J&J’s consumer group chair announces retirement
NEW BRUNSWICK, N.J. Johnson & Johnson on Thursday reported that Colleen Goggins, worldwide chairman of the company’s consumer group, has announced her retirement from the company effective March 1, 2011.
“Throughout her tenure, Colleen has demonstrated our commitment to our consumers and our people, and has made major contributions to our success,” stated Bill Weldon, J&J chairman and CEO. “We thank Colleen for her dedication and extraordinary service, and wish her all the best in the years to come.”
Goggins joined Johnson & Johnson in 1981, and became president of J&J Canada in 1992; president of Personal Products Co., U.S. in 1994; and president of J&J Consumer in 1995. She was promoted to company group chairman in 1998. Goggins assumed her current position as a member of the executive committee in June 2001.
Weldon acknowledged that Goggins is among the group of executives that have led the effort to formulate and implement the remediation plan regarding the quality issues at McNeil. “In light of Colleen’s decision to retire, I am pleased that we have a clear remediation plan in place, and we will work together to ensure a smooth transition of her responsibilities,” Weldon said.
Both Weldon and Goggins recently were invited to testify on those quality issues for a Sept. 30 hearing hosted by the House of Representatives’ Committee on Oversight and Government Reform.
House committee to hold hearing over J&J recall
WASHINGTON House Committee on Oversight and Government Reform chairman Ed Towns, D-N.Y., on Thursday announced that the committee will hold a hearing Sept. 30 at 10 a.m. to examine the circumstances surrounding Johnson & Johnson’s recall of more than 135 million bottles of infant and children’s medicines produced by Johnson & Johnson/McNeil Consumer Healthcare, including children’s Tylenol, infant’s Tylenol, children’s Motrin and children’s Benadryl.
The hearing also will examine the circumstances surrounding a “phantom recall” of a particular Motrin product, which became public as a result of the committee’s hearing on May 27.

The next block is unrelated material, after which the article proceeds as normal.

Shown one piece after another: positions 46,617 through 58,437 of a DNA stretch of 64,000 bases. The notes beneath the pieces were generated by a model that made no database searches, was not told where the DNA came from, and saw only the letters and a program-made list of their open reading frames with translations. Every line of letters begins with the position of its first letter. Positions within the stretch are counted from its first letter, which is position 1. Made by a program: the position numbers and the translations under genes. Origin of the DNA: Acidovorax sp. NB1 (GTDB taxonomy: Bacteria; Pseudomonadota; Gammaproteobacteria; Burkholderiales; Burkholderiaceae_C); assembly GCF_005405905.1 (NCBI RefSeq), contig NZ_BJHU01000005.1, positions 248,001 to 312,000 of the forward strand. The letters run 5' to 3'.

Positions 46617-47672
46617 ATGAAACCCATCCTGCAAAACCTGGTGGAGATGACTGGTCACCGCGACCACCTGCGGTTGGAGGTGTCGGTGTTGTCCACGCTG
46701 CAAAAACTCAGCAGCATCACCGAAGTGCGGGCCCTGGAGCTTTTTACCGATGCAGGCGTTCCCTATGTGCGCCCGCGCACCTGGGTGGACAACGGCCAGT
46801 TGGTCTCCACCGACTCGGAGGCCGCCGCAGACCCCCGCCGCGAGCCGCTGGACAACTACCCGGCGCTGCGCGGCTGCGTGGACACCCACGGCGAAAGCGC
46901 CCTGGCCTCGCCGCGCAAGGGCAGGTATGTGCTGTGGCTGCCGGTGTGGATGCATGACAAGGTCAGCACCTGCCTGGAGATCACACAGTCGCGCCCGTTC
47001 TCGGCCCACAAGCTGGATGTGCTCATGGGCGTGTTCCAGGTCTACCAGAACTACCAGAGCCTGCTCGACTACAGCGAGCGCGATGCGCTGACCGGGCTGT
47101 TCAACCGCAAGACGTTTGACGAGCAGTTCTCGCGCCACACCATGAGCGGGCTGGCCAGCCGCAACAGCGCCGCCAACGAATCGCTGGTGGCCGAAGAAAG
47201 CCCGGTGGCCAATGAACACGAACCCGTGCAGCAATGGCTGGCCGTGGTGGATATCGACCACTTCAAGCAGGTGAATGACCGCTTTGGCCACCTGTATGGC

“This is about the safety of trusted medication that our children and grandchildren use,” Towns stated. “The evidence we have uncovered since our first hearing is extremely troubling.”
Witnesses invited to testify include Bill Weldon, J&J chairman and CEO, and Colleen Goggins, J&J worldwide chairman, consumer group.
The hearing will be webcast on the committee’s website, Oversight.house.gov.
CBO: Generics saved $33 billion for Medicare Part D in 2007
WASHINGTON Generic drugs saved Medicare Part D beneficiaries and the program as a whole $33 billion in 2007, according to a new report by the nonpartisan Congressional Budget Office. The CBO expected another $14 billion in annual savings to accrue as many new generics enter the market through 2012.
The main lobby for pharmacy benefit managers said the report also showed the advantages of pharmacy benefit managers.
“Tools pioneered by pharmacy benefit managers — including encouraging the use of generic medications — have lowered costs and expanded access to prescription drugs for seniors in Medicare Part D,” Pharmaceutical Care Management Association president and CEO Mark Merritt said.
The generic drug industry lobby hailed the report as well. “This new CBO study is just one of a continued body of evidence proving that generics are a key cost-saving component of our healthcare system,” a statement by the Generic Pharmaceutical Association read.
According to the market research firm IMS Health, generic drugs accounted for nearly 75% of prescriptions dispensed in the United States, but for just more than 19% of dollars spent.